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French Counterinsurgency in Algeria

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French Counterinsurgency in Algeria:

Forgotten Lessons from a Misunderstood Conflict

by Commander H. Canuel

Download the full article: French Counterinsurgency in Algeria

While Henry Kissinger encouraged President Bush to read Alistair Horne's seminal study of the Algerian War of Independence, A Savage War of Peace, during the debate on the troop surge to Iraq, this conflict remains largely ignored as a source of inspiration for the conduct of counterinsurgency operations in the Middle East and Southwest Asia. Iraq and Afghanistan have generated a new body of literature on the subject but authors studying the pre-9/11 era continue to look for lessons largely through the American and British experience of fighting communist insurgents in the jungles of Vietnam and Malaya. Much less exists when it comes to drawing lessons regarding the conduct of operations in a large, desert-like, Middle-eastern country where a widespread insurgency is conducted in both urban and countryside environments by different elements of a Muslim population often motivated by diverging tribal, nationalist and Islamist aims.

The Algerian War of Independence does provide such similarities in terms of geography and topography, social makeup, as well as military and insurgent forces at play. The French, however, lost Algeria after eight years of bitter fighting and the subject is further obscured by the emotions surrounding the atrocities by both sides, thus making the collation of objective testimonies difficult. Most confusing, though, are the circumstances specific to a troubled France at the time, such as the profound tensions that existed between citizens in the métropole and French immigrants in Algeria proper, the continued effort to resume its former place as a major power in the world, the collapse of the Fourth Republic in 1958, as well as the return to power of de Gaulle amidst popular turmoil and threatened coup d'état by the military.

Nevertheless, once these various elements are peeled away, one realizes that the Algerian conflict offers an indispensable insight, truly relevant to the conduct of counterinsurgency operations (COIN) in today's security environment. While avoiding the political debate over the validity of France's claim over her North African possession, this article will demonstrate that French military forces actually waged a successful campaign in Algeria, virtually eliminating the insurgent forces in the field but losing the war at home. Such success was long in the making, following years of trial and errors before culminating in the required, all-encompassing structure under the plan Challe of 1959. Before drawing such conclusions, however, the reader must be introduced to the conflict that started rather innocuously in the morning hours of the Toussaint of 1954.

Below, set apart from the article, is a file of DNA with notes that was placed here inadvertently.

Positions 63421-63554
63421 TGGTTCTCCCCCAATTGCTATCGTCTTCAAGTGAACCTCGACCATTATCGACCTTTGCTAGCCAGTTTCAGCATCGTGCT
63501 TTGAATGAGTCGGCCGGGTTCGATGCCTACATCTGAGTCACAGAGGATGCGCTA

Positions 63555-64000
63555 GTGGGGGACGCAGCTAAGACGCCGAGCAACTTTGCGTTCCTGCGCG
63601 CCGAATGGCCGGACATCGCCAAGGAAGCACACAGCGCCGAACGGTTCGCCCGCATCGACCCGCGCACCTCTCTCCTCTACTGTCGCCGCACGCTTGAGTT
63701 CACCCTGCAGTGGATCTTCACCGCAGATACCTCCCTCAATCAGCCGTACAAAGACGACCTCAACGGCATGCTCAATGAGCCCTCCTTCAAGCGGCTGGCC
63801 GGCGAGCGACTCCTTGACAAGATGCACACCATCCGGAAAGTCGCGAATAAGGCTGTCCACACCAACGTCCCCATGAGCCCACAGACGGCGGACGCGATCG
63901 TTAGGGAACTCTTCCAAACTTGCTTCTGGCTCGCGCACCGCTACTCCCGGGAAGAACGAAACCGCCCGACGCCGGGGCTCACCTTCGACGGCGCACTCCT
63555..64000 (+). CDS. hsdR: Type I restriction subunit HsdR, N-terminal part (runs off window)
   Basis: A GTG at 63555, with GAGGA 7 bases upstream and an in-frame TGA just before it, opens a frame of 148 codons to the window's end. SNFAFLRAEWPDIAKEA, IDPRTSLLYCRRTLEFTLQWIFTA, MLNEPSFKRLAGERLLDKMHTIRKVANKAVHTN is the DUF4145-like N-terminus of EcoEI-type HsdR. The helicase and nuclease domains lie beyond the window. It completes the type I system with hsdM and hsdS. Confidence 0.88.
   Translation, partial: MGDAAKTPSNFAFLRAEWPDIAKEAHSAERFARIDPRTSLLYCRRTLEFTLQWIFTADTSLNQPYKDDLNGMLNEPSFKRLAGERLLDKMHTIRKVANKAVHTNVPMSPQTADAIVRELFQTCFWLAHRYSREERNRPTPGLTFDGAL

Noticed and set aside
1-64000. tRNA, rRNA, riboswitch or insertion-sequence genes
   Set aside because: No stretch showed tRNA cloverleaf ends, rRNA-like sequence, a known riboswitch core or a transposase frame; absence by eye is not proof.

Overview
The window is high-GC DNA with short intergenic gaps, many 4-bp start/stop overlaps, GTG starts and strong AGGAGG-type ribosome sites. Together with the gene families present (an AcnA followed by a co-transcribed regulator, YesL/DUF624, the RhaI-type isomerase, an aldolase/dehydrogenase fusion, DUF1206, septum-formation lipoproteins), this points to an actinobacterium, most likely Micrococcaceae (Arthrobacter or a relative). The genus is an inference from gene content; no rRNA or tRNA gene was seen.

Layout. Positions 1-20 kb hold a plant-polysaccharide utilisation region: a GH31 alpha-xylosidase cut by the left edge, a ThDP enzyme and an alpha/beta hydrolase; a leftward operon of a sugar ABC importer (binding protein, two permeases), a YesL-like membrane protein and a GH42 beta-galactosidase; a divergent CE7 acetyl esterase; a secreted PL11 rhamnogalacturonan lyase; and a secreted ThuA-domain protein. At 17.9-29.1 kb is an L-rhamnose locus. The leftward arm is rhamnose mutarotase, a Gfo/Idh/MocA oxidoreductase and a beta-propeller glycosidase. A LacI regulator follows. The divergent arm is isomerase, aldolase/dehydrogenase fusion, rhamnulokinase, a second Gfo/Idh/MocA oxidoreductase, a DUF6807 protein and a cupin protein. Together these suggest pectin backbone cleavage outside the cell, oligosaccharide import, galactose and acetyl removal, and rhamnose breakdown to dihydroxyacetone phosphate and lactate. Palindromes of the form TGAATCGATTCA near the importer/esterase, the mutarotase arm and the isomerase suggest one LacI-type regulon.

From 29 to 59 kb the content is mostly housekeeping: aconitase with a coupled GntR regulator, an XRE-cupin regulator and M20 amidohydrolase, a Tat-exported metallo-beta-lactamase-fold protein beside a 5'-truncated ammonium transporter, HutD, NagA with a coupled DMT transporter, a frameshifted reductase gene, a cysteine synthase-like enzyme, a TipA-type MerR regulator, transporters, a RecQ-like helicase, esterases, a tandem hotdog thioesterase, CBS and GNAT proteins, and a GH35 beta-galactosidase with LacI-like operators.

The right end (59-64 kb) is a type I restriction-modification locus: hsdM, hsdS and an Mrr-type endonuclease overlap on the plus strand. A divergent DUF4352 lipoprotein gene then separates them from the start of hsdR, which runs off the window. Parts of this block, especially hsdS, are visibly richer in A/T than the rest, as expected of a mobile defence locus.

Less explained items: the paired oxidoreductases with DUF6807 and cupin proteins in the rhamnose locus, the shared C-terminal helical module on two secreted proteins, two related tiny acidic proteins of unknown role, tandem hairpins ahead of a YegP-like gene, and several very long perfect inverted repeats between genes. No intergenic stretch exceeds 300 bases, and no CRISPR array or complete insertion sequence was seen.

Download the full article: French Counterinsurgency in Algeria

Commander Hugues Canuel assumed command of the replenishment ship PRESERVER in December 2009. He holds two MAs from the Royal Military College of Canada and is a graduate of the Command and Staff Course at the Canadian Forces College. He has deployed twice to Southwest Asia since 9/11. The opinions expressed in this paper do not necessarily reflect those of the Canadian Forces.

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Comments

Hugues Canuel (not verified)

Thu, 05/13/2010 - 6:29am

The previous posts are much appreciated and, indeed, make excellent points on the lack of legitimay of the French and Pieds Noirs position in Algeria. Nevertheless, as clearly stated in my introduction, the purpose of this article is not to discuss such legitimacy but rather focus on the military conduct of the conflict at the strategic and operational levels. I clearly accept that the French political stance was flawed and that it was irrealistic to hope for a French Algeria over the long term. It does remain, however, that some important lessons on how to and, as importantly, how to not conduct counter-insurgency operations can be drawn from the conflict.

M-A Lagrange

Wed, 03/17/2010 - 6:10am

Any conception of a French Algeria that would both continue to privilege the pieds noirs over the Muslim population (as the pieds noirs demanded) and remain an integral part of a democratic France is, to my mind, a fantasy.

It is not a fantasy: it is just a misunderstanding of what was Algeria war perception in France. And worst, it is a falcification of History.
Majrity of the French did want to see Algeria independant and this war has had a lot of impact (I would say benefits) on the French society. Abolition of death penalty is one of them.

tequila (not verified)

Tue, 03/16/2010 - 4:52pm

CMDR Canuel's article assumes that the French snuffed out the FLN militarily, but asserts that the decision to negotiate with the FLN led to disaster through alienation of the pieds noirs, the formation of the OAS, and "discredited the legitimacy of a French Algeria."

But did French Algeria have any legitimacy left in the majority of the population? If it did, why was the referendum on the Evian Accords such a foregone conclusion?

Any conception of a French Algeria that would both continue to privilege the pieds noirs over the Muslim population (as the pieds noirs demanded) and remain an integral part of a democratic France is, to my mind, a fantasy.